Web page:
Departments do not take management of public funds seriously, says OUTA
The Auditor-General’s report to Parliament on audit outcomes for national and provincial government for 2022/23 shows an alarming lack of financial control in high-impact government departments.
While OUTA notes a 13% improvement in the number of unqualified audits of departments from the last year of the previous administration (in financial year 2018/19),when compared to 2022/23, there are still far too many (26%) of departments that fail to achieve unqualified audits. Even more concerning is that 31 departments missed the deadline of 30 September for providing their financial statements to the AG.
"We are very concerned at the growing number of departments and state-owned entities (SOEs) who fail to have financial statements ready for audit purposes on time, which has increased from 4 to 31 over the past four years. This in itself sends a clear message that these departments do not take the management of public funds seriously. What is more worrying is that once again, we will not see the required accountability and consequence management by the accounting authorities of these organisations, who will merely continue to remain comfortably employed by the state,” said Wayne Duvenage, OUTA CEO.
"We commend AG Tsakane Maluleke and her team for the diligence applied to the audit process, and the ongoing improvements to this function. We note this year, the AG’s report identifies the high impact departments, to give the public a sense of where attention may require acute focus on those departments that manage state funds in areas more critical to service delivery, such as water, energy, healthcare, employment, infrastructure and so on. This picture paints a bleak situation, in that it is in these high impact departments that the percentage of unqualified audits drop from an overall 74% to 65%. This means that 35% of our high impact areas of government have qualified audits and 8% thereof failed to submit financials on time.”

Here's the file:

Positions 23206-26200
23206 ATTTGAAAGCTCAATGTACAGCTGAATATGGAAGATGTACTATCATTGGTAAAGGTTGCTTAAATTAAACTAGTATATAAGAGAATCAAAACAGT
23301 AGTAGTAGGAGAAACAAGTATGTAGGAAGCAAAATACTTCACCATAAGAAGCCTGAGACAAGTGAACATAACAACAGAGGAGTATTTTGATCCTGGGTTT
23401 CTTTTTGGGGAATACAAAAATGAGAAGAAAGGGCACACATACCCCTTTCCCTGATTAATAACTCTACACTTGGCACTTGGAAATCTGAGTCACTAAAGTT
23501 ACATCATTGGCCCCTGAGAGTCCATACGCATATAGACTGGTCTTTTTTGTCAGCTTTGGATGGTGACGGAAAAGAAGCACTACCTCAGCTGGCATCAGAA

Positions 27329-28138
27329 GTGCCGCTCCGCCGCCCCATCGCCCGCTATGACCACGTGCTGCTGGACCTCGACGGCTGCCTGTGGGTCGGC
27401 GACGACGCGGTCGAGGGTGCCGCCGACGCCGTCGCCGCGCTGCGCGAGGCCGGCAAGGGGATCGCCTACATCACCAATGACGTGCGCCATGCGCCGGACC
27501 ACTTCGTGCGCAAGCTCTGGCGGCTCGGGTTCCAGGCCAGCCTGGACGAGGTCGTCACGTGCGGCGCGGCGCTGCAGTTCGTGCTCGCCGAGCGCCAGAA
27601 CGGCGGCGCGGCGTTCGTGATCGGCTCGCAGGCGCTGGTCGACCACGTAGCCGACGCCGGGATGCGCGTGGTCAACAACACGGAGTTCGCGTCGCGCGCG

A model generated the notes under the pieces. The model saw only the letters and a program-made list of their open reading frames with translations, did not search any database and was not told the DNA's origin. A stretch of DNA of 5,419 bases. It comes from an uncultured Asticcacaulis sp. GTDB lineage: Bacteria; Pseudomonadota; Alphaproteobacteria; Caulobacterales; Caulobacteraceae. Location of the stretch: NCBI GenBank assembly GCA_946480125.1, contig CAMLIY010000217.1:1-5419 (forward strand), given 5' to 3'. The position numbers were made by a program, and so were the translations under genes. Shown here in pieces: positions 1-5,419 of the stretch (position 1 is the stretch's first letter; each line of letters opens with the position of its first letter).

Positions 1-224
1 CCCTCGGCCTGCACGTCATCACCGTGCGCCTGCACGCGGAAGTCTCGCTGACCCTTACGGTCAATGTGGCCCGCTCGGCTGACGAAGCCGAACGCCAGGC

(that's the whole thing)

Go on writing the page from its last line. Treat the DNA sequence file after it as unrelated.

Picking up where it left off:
Only 52% of SOEs achieved unqualified audits, while 43% had audits which were qualified with findings, adverse with findings, disclaimed with findings or failed to provide their financial statements.
"This is a serious concern for OUTA, and we reiterate once again, as we have for years, that government should rid itself of those state companies that are not core to the service provision essential to the public. The state has no need to own diamond mines, airlines and armament manufacturing businesses, all of which are performing poorly and a drain on the fiscus or do not even have financials to audit,” says Duvenage.
"The AG has spelt out the myriad of reasons for poor service delivery from her audit outcomes, and the issues of excessive overpayment for infrastructure and services by the state, along with accepting poor quality workmanship or even zero services delivered but paid for at times, clearly indicates that there is a combination of gross ineptitude or maladministration and corruption that continues to thrive within many state departments. The amount of infrastructure development projects that are delayed (68%) and have cost overruns (51%) is a significant problem for the country, signalling poor planning, lack of oversight and monitoring, and outright poor leadership. The lack of maintenance is also a significant concern and this is playing out in higher expenditure resulting in reactive and emergency maintenance spending to fix broken infrastructure, which generally costs a lot more than preventative maintenance.”
While the AG indicates that the Department of Higher Education’s efforts to address the need for more student accommodation has been a good story in that three of these projects came in on time and within budget, OUTA is currently investigating concerning developments within the department’s future student accommodation plan.
The AG also finds the government wanting in infrastructural development plans for the country’s water needs. The gap between where departments believe they are performing and what the actual situation is leaves much to be desired.
Material irregularities caused losses of R14.34 billion. "We are appalled at these losses that could and should have been averted, if sound financial hygiene and good management practices were in place,” says Duvenage.
"Our government is failing its people and, while there are a few signs of improvement, these come of a base of extremely low performance and degradation of service delivery for the past two decades. We need a much faster recovery to this dire situation and to see more consequences for the mismanagement of state funds, something which appears to be a foreign concept to this government.”
A soundclip with comment by OUTA CEO Wayne Duvenage is here.
The Auditor-General report on national and provincial government departments for 2022/23 is here.